A review of the ETS, which we understand is going be released sometime around midyear, the government response to the climate change commission's advice on the ETS price settings.
We expect a decision around exotic forest in the permanent category, though there's nothing concrete there yet. It may just, the status quo is that it's there, but it's clearly been signalled for review.
If you want to be eligible for credits within 2024, so sometime within the filing window between January and June of 2024, you actually want to be able to receive carbon and sell it and get a source of money to help restore your forest. Really, you need to be looking at getting your registration prepared now, cause the backlog is currently close to a year it could be that that gets improved. But if, you wait until December. My guess would be that you won't get registered before June the following year, which means that you won't get any money that year.
Finally we're waiting for an agricultural pricing review decision.
“We've had a lot of change behind us. It's not over yet. There's still a lot ahead of us.” - Nick Butcher, CarbonCrop CTO & Co-Founder
If I’m a landowner what should I do?
In short, we don't know what’s going to happen, as some of this stuff is unpredictable. It's all happening within government general policy guidelines.
The good news is there's some working principles that we've been recommending people adopt, to look at the past and learn from what happened there and do things that maximise your options for the future. Unfortunately, a lot of the people who've lost out historically, they've lost out because they acted late.
The options remaining to them were very limited and generally not the most attractive ones. So maximise your options. Learn from the past and once you're ready, act, don't wait.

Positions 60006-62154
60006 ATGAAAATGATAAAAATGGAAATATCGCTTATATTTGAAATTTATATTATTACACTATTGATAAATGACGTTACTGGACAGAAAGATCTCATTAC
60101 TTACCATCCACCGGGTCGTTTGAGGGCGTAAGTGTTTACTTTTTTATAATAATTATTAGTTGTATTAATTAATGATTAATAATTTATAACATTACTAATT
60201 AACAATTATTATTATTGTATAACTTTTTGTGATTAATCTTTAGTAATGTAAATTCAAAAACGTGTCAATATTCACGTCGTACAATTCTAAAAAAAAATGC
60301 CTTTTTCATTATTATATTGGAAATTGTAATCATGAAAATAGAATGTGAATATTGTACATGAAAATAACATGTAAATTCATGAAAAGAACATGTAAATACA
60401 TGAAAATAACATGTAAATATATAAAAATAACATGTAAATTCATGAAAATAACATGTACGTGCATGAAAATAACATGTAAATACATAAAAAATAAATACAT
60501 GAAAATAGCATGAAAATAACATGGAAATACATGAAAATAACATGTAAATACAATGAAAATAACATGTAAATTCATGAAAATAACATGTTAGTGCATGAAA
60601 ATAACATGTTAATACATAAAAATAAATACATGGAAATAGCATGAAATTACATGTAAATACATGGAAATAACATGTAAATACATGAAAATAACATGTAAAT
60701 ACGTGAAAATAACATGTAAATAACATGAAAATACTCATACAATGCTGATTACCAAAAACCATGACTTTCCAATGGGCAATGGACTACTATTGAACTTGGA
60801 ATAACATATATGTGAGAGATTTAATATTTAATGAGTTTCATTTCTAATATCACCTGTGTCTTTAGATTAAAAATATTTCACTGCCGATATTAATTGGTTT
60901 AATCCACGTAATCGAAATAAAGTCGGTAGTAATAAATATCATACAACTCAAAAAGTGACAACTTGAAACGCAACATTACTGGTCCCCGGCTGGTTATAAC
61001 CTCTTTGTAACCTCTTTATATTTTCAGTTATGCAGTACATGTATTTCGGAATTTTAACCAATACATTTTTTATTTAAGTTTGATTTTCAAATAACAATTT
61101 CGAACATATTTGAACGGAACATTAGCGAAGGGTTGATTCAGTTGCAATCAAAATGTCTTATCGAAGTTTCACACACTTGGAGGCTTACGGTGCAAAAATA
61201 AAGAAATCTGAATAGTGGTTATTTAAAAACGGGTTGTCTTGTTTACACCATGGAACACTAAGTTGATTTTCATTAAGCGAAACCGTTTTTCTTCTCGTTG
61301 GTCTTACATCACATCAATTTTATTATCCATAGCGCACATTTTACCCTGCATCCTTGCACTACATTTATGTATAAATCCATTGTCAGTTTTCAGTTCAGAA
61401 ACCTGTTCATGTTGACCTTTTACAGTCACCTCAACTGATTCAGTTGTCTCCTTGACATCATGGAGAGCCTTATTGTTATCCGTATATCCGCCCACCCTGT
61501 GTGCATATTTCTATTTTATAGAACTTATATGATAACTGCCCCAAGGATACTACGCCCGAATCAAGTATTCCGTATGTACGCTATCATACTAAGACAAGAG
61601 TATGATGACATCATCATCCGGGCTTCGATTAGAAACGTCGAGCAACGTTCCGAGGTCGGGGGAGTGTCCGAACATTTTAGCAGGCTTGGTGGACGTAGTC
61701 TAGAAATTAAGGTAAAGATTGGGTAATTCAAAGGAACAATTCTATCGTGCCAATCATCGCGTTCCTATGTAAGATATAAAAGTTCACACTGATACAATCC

How can I get in the best position?
It's important to look at the past and also you probably don't want to just 'wait and see' because there's all these changes going on. You wan to get ready, and maximise your options.
Putting yourself in a good position requires you to have a good understanding of what your options actually are, otherwise you don't even know what position you might like to be in. Getting started doesn't mean getting stuck.
You can get started with this process without locking yourself into a particular path. With CarbonCrop, you can apply for a free land assessment to get to grips with what you've got and what it might be worth. The whole reason that we're doing this is that we realise that the decision here is super personal for a lot of different people.
“The last thing that we want to do is introduce yet another economic barrier to you restoring your native forest.” - Nick Butcher, CarbonCrop CTO & Co-Founder
Get to the point that you know what your options are for your land based on what you have and what you could have.
If you sign on with CarbonCrop, we'll take you right through to the point of having an application completed and ready to submit to MPI, and then if you want to pause, you can. Even if you proceed to register, it’s likely that you’ll have to wait six to 12 months, it doesn’t happen the next day.
Breaking down your options:
If you know you want to register
your exotic forest
If you think you want to register your native forest
Apply now, get your registration prepared so it's ready when you want to press go.
If you are unsure about registering your exotic forest
Apply now. If ETS policies change you can consider cancelling your application.
If you are unsure about registering your native forest and want to watch developments
Apply now. Get your registration ready. Make a decision when it suits you.
Don't get stuck. Get started. Get a free Land Assessment today to find out what you’ve got, and what it’s worth.
How CarbonCrop Works
We offer no upfront fees, we work with you through a free land assessment all the way through to register in your forest, and then helping you earn carbon credits, selling carbon credits. Once you’re all registered we help you look after ongoing compliance and reporting.
We know forests. We’ve assessed over 1.9 million hectares, or about 7% of the land area of New Zealand. We have over 300 landholders who have signed up and their forests have removed over 350,000 tons of carbon. That represents over 20 million of carbon credits earned. We’re native forest specialists with over 80% of the forests that we register are native forests.
So if you want to know what you’ve got and what it’s worth, get your free land assessment.